Federal Tax Benefits Overview

"Federal Tax Benefits Overview" submitted by SchoolGrantsfor Editorial Team and last updated on Monday 9th January 2012

A tax credit is an amount that you’re allowed to subtract from what you owe in taxes. When you pay college costs, you can subtract a certain amount from your tax bill later on. If your parents pay college expenses for you, they get the tax credit.

In addition to loans and grants, the federal government offers a series of tax benefits for education. Most of these benefits are for students and their families to reduce the cost of higher education, but the federal government also offers a few benefits related to K-12 education.

There's great news for parents and students: the federal government provides a number of tax incentives that can help defray the cost of higher education. These incentives come in a couple of forms:

Get some federal income tax relief on money spent on education-related expenses. These benefits are available to part-time students, full-time students, married students, and parents of dependent students. You may qualify to use more than one of the benefits, but there are some restrictions against this as well. It's a good idea to figure your taxes multiple ways so you can get the maximum benefit available to you.

There are four tax benefits for higher education: two credits and two deductions and there are twelve higher education-related tax benefits included in the Internal Revenue Code. The amount of the credit varies and is subject to a number of rules, depending on which credit you use, what you use the money for, and what area of the country you live in. Your family may not claim more than one credit for the same student in any one year.

There are twelve higher education-related tax benefits included in the Internal Revenue Code. Six of these benefits,

  1. the American Opportunity Credit;
  2. Lifetime Learning Credit;
  3. the Tuition and Fee Deduction;
  4. the Student Loan Interest Deduction;
  5. Coverdell Education Savings Accounts; and
  6. Qualified Tuition Program (529 Plans), are discussed in detail below.

Other federal higher education tax benefits include:

  1. the tax-free status of scholarships, fellowships, grants, and tuition discounts for degree candidates;
  2. the tax-free value of student loan cancellations;
  3. the education exception to taxation on early withdrawals from individual retirement accounts;
  4. the Education Savings Bond Program (if savings bonds are cashed in for education expenses, the bond is not included in taxable income);
  5. the tax-free value of employer-provided education assistance; and finally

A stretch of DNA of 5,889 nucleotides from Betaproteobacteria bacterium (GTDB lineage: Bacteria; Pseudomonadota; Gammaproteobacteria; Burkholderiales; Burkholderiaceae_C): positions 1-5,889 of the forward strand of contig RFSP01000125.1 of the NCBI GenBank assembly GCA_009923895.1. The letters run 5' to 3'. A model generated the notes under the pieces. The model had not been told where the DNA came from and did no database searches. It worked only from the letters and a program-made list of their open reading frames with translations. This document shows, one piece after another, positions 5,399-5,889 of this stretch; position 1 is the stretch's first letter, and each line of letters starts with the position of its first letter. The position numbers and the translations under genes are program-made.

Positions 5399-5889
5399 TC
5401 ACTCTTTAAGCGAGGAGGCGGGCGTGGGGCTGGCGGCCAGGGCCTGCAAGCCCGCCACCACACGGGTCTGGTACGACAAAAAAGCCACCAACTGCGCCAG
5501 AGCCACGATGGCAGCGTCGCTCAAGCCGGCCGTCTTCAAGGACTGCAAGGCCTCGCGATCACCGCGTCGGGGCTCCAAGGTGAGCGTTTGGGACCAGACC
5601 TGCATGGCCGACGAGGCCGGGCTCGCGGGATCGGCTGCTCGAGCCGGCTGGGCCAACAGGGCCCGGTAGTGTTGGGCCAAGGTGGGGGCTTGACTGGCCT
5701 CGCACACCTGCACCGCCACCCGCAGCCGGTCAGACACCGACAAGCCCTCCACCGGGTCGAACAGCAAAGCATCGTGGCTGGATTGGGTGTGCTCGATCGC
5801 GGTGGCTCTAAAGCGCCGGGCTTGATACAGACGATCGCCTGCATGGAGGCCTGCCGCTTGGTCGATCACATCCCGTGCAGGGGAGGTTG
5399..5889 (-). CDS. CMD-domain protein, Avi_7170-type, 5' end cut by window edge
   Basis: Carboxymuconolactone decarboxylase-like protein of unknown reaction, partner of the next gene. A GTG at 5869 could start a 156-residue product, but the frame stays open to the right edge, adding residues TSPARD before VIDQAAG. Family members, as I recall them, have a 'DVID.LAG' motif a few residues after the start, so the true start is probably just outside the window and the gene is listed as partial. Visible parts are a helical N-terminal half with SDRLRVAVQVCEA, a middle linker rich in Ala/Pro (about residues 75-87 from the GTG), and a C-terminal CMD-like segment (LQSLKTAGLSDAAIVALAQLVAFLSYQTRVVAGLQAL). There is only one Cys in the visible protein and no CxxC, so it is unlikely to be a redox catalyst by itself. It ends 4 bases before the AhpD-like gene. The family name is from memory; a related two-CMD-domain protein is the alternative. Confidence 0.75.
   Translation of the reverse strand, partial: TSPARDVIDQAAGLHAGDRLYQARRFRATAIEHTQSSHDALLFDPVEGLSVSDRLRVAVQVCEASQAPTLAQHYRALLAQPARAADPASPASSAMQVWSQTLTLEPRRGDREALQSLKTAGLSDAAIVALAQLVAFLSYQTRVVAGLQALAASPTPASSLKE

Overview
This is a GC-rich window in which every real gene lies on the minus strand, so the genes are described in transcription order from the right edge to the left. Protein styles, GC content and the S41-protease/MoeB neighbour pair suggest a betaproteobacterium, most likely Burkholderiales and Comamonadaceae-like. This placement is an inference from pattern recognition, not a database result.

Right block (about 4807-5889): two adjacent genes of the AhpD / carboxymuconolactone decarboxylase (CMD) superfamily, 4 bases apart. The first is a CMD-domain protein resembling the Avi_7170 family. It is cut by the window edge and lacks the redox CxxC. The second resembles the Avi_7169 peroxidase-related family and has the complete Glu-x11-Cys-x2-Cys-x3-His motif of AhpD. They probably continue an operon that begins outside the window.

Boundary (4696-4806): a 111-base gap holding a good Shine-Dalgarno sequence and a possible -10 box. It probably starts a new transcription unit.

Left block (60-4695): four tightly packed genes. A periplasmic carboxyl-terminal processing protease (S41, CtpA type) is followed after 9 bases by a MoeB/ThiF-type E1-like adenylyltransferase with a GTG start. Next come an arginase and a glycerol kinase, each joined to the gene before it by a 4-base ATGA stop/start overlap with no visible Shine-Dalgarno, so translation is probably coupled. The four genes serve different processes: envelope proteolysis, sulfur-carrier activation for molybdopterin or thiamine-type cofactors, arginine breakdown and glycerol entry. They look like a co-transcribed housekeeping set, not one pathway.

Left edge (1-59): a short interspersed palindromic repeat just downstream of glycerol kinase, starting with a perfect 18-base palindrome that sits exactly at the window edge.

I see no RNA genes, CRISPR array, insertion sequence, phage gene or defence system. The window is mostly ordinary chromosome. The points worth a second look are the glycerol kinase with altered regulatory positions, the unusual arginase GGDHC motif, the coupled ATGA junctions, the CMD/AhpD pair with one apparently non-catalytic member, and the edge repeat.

6. the business deduction for work-related education expenses.

The Hope Scholarship Tax Credit provides up to $1,500 in tax credit for freshmen and sophomores. The Lifetime Learning Tax Credit provides a tax credit of up to $2,000 per family for anyone in college. The Tuition and Fees Tax Deduction allows you to deduct up to $4,000 tuition and fees. The Student Loan Interest Tax Deduction allows you to deduct up to $2,500 in student loan interest depending on your income.”

Difference Between Hope & Lifetime Learning Tax Credit, Student Loan Interest, Tuition & Fees Deduction, Coverdell (ESA) and 529 (QTP) College Savings Plans:

  American Opportunity Tax Credit (a.k.a. Hope Tax Credit) Lifetime Learning Tax Credit Student Loan Interest Deduction Tuition and Fees Deduction Coverdell Education Savings Account 529 College Savings Plans (Qualified Tuition Plans)
What is it? The American Opportunity Tax Credit [AOTC] can be claimed for four post-secondary education years (instead of two, as with the Hope Credit). However, the AOTC is for amounts paid in 2009 and 2010 only. A tax credit for tuition and qualified expenses for higher education or career training. A tax deduction of up to $2,500 of the interest you pay on your student loan each year, or the interest you pay on loans you received for your spouse’s or child’s education. A tax deduction of up to $4,000 for tuition and fees from your taxable income if you are not eligible for the Hope or Lifetime Learning tax credits. A savings account that is set up to pay qualified education expenses for a designated beneficiary. The beneficiary must be under the age of 18 or a special needs beneficiary. An account that is set up to let you save for or prepay your or another beneficiary’s college costs. Each plan has its own annual and total contribution limits.
Income Limits Taxpayers with a modified adjusted gross income of less than $90,000 (less than $180,000 if married and filing jointly). The credit is gradually reduced for those with incomes between $80,000 – $90,000  ($160,000 –$180,000 if married and filing jointly). Taxpayers with a modified adjusted gross income of less than $60,000 (less than $120,000 if married and filing jointly). The credit is gradually reduced for those with incomes between $50,000 – $60,000 ($100,000 –$120,000 if married and filing jointly). Taxpayers with a modified adjusted gross income of less than $75,000 (less than $150,000 if married and filing jointly). The credit is gradually reduced for those with incomes between $60,000 – $75,000 ($120,000 –$150,000 if married and filing jointly). Taxpayers with a modified adjusted gross income of no more than $65,000 (no more than $130,000 if married and filing jointly) may deduct up to $4,000. Those with incomes of more than $65,000 (more than $130,000 if married and filing jointly) but not more than $80,000 ($160,000 if married and filing jointly) can deduct up to $2,000. Taxpayers with a modified adjusted gross income of less than $110,000 (less than $220,000 if married and filing jointly) can  contribute to a Coverdell account. There are no income restrictions on individual contributors.